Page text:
Fire damages production facility for Gifford’s ice cream in Skowhegan

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Firefighters attack a fire from the third story of the production facility for Gifford’s Ice Cream in Skowhegan on Thursday. A company executive said the fire began in a processing area where milk and cream is mixed as part of the production of the company’s well-kown ice cream brands. Rich Abrahamson/Morning Sentinel

SKOWHEGAN — The production facility for Gifford’s Famous Ice Cream was heavily damaged in a fire Thursday that began in the plant’s processing area, according to authorities.

Gifford’s Chief Executive Officer Lindsay Gifford Skilling said firefighters had the flames under control within an hour at the plant on Hathaway Street, just south of downtown Skowhegan.

She explained that the processing area is where milk and cream is mixed as part of the production process.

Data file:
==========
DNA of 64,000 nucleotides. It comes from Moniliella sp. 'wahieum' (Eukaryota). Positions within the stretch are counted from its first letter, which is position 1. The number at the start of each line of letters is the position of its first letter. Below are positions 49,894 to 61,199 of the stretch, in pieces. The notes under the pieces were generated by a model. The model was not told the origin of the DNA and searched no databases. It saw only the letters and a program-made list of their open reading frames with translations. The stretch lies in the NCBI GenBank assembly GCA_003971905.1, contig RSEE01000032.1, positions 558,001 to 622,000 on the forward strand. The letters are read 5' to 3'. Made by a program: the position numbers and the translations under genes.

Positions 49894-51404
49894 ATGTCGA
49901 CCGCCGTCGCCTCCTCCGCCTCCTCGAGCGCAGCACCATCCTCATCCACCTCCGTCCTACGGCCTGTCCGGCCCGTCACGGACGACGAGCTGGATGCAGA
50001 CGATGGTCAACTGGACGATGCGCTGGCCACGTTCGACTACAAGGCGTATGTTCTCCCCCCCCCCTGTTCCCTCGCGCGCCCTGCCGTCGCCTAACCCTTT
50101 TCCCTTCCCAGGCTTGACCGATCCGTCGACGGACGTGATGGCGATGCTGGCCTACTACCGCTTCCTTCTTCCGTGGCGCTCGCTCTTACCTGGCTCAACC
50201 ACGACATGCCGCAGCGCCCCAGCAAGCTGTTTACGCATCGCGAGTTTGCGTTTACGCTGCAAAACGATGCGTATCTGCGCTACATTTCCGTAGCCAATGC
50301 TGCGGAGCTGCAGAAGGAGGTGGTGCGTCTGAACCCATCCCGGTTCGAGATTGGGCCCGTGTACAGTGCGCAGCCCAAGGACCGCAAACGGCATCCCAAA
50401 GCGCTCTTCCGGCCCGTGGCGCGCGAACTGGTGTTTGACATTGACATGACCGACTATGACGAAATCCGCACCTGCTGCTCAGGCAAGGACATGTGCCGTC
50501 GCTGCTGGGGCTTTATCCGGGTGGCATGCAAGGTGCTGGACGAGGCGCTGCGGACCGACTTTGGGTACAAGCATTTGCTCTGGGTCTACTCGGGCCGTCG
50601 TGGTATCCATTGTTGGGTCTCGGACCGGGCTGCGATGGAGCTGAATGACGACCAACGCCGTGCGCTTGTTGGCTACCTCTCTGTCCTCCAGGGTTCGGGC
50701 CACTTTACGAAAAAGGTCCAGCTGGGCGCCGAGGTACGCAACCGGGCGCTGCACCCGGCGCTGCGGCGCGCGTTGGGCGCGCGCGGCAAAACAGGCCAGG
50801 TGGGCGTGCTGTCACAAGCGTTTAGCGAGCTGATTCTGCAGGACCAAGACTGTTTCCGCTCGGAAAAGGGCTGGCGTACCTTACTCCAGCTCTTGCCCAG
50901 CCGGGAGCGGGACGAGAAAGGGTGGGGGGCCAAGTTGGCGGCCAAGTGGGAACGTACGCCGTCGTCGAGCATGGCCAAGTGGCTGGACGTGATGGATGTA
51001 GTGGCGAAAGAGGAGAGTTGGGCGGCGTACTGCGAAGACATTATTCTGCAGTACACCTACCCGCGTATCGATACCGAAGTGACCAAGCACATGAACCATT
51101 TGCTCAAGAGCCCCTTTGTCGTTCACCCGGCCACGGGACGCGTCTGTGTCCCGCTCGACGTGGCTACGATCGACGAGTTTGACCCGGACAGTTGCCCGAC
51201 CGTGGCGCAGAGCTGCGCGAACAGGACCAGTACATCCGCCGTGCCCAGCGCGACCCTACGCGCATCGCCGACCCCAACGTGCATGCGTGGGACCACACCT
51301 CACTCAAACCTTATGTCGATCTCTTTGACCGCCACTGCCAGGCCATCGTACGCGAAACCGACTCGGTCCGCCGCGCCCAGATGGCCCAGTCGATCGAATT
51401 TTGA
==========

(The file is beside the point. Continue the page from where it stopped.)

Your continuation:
“There were people inside when it started but everyone is out safely,” she said. “No one was hurt.”

Skowhegan fire Chief Ronnie Rodriguez said the fire call was received at 9:35 a.m. and led to a response by at least 40 firefighters from Skowhegan and several surrounding towns, including Athens, Clinton, Fairfield, Madison, Norridgewock and Waterville.

“You just don’t like seeing staple businesses that support the community and are vital to the community suffering a large loss like this,” Rodriguez said.

The layout of the plant caused some difficulty for firefighters, he said.

“You can tell that they’ve added on over the years and because of that you have to snake your way around,” he said.

Those additions include a $1.6 million expansion first announced in 2015 that added about 3,800 square feet to the plant. Company executives at the time said it was the most significant expansion in its history. Gifford’s has been in operation for nearly 50 years and its products are steeped in Maine consumer culture.

The ice cream produced in Skowhegan is served at all Gifford’s locations in New England.

Skowhegan police on Thursday blocked a portion of Fairview Avenue so that firefighters could attach a hose to a hydrant and not worry about vehicles traveling over it.

This story will be updated.

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